Archive for November, 2018

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A chapter in the book "Rethinking Strategic Management - Sustainable Strategizing for Positive Impact" by Henning Breuer and Florian Lüdeke-Freund points out new directions for strategic stakeholder management. This is the abstract: "Stakeholders have acquired an active and even pivotal role in strategic management decisions and collaboration formats due to ongoing substantial changes in the corporate world, impacting established management frameworks, concepts and methods. This chapter discusses some of these fundamental changes and demonstrates the impact of (missing) stakeholder engagement for the success of a strategy process. Based on the difference between interests and values a values-based reframing of the stakeholder concept and corresponding management methods is suggested and illustrated with exemplary cases. To support a values-based approach to stakeholder management, new conceptual distinctions and methodical implications are presented. Three forms of stakeholder management are proposed (defensive, integrative, overarching). Furthermore, this chapter shows how to clarify and develop stakeholder values (e.g. by means of ongoing values conversations) and exemplifies how to reframe and adapt methods of stakeholder analysis and management (e.g. as an element of values-based business modelling). A values-based approach to strategic stakeholder management ensures that the course of strategic decisions is not only determined by short-lived attitudes, interests and the best deal negotiators may get, but that it is driven by long-term objectives of diverse participants."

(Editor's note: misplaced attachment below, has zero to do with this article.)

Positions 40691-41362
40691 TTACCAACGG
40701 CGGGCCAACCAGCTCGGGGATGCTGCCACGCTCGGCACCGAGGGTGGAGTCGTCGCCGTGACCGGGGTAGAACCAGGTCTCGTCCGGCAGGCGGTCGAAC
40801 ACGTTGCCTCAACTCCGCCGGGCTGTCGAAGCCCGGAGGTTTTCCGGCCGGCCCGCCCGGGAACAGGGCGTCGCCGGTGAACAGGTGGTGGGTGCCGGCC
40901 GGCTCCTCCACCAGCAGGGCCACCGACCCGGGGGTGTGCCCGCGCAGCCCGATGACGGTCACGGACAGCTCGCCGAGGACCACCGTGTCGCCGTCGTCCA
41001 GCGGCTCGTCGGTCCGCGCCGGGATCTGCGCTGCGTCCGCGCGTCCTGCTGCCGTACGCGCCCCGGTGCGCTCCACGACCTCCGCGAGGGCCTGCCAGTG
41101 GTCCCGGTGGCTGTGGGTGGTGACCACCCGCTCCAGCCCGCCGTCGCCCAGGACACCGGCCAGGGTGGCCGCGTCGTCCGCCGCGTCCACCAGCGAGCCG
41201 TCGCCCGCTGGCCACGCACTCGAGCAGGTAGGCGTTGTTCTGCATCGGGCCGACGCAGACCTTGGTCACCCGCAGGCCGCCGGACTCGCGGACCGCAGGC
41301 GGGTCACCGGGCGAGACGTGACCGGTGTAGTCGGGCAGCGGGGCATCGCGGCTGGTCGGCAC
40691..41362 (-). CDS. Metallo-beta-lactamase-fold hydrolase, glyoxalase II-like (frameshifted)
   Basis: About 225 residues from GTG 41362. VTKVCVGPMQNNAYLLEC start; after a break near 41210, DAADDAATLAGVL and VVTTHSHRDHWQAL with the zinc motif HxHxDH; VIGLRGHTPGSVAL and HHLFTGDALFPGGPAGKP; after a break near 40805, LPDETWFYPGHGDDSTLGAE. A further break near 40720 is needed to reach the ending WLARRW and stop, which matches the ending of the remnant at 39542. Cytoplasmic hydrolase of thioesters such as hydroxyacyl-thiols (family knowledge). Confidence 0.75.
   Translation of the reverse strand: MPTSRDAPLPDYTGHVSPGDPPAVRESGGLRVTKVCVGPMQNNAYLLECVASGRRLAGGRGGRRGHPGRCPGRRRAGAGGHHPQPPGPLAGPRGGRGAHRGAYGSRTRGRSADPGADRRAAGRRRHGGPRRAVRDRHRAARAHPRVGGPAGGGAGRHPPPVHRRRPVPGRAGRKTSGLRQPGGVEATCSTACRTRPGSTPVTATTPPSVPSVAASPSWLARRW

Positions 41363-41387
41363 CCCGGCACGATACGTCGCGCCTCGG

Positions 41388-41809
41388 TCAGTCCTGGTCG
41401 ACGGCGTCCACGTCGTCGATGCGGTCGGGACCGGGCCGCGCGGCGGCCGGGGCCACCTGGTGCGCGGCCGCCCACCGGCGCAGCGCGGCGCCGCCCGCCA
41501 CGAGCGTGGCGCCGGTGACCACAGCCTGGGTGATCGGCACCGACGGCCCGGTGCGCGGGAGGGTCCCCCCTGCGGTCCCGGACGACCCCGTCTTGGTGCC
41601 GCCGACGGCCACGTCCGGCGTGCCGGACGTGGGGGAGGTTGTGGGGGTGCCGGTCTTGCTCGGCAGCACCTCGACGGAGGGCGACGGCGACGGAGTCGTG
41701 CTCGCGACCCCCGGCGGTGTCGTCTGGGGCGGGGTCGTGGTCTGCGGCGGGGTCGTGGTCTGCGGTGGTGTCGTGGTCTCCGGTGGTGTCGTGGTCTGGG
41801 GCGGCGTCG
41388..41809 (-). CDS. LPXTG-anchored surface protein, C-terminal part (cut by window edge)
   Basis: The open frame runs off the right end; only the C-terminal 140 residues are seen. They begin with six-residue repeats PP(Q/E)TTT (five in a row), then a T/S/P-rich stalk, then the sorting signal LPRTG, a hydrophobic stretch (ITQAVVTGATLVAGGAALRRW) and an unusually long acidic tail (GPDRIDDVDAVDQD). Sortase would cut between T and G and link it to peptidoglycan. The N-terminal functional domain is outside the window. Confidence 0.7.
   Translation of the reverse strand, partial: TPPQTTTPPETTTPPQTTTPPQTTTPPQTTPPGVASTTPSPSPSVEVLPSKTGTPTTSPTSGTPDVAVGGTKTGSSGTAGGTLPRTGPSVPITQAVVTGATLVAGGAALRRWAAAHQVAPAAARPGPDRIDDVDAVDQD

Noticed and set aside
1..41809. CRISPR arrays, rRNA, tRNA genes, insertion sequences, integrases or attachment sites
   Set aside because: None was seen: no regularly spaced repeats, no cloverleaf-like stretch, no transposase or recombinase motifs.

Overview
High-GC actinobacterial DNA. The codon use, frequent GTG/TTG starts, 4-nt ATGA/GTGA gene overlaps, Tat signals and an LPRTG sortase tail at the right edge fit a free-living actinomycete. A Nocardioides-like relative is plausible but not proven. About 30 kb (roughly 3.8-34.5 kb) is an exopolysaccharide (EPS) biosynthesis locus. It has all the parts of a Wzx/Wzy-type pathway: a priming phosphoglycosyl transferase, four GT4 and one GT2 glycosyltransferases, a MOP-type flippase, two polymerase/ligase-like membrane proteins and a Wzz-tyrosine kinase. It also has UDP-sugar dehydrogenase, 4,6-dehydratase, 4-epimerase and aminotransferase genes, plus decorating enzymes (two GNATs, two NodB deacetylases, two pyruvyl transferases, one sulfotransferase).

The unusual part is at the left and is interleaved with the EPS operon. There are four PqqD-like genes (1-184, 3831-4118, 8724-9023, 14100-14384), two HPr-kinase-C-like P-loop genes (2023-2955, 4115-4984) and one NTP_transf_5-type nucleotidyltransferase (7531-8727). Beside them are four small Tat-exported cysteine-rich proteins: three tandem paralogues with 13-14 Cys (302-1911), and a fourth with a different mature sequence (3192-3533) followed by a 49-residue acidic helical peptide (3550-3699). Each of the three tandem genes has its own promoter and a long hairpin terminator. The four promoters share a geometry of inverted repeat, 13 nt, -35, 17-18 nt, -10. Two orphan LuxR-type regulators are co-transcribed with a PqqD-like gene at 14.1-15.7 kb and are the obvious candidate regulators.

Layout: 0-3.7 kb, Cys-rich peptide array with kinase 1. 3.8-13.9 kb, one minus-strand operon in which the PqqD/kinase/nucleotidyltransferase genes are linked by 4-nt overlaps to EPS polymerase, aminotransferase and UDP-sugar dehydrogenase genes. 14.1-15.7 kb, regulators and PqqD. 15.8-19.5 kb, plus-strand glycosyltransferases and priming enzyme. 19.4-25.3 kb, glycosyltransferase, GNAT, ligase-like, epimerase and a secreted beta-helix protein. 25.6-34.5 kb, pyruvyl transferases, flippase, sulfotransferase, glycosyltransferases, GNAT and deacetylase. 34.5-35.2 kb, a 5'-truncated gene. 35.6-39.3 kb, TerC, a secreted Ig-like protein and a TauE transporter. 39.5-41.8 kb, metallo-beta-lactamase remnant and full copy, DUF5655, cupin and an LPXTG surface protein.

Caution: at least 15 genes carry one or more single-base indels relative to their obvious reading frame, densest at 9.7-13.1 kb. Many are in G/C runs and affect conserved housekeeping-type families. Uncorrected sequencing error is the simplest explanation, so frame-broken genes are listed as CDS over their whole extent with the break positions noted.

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At the Business School of Auckland University Henning held a New Zealand lecture on values-based innovation management. Teachers and PHD students from different faculties and from Auckland University press attended and participated in a vivid discussion. One locally relevant topic was the tension between local embeddedness of values-driven entrepreneurs in New Zealand and global venture capital firms seeking profitable exit to maximise returns on investment. Another discussion revolved around the challenge to adequately discuss the dynamics between personal and organisational values on the one hand, and intented value-add (including ecological, social and economic benefits) of an organisation on the other hand.

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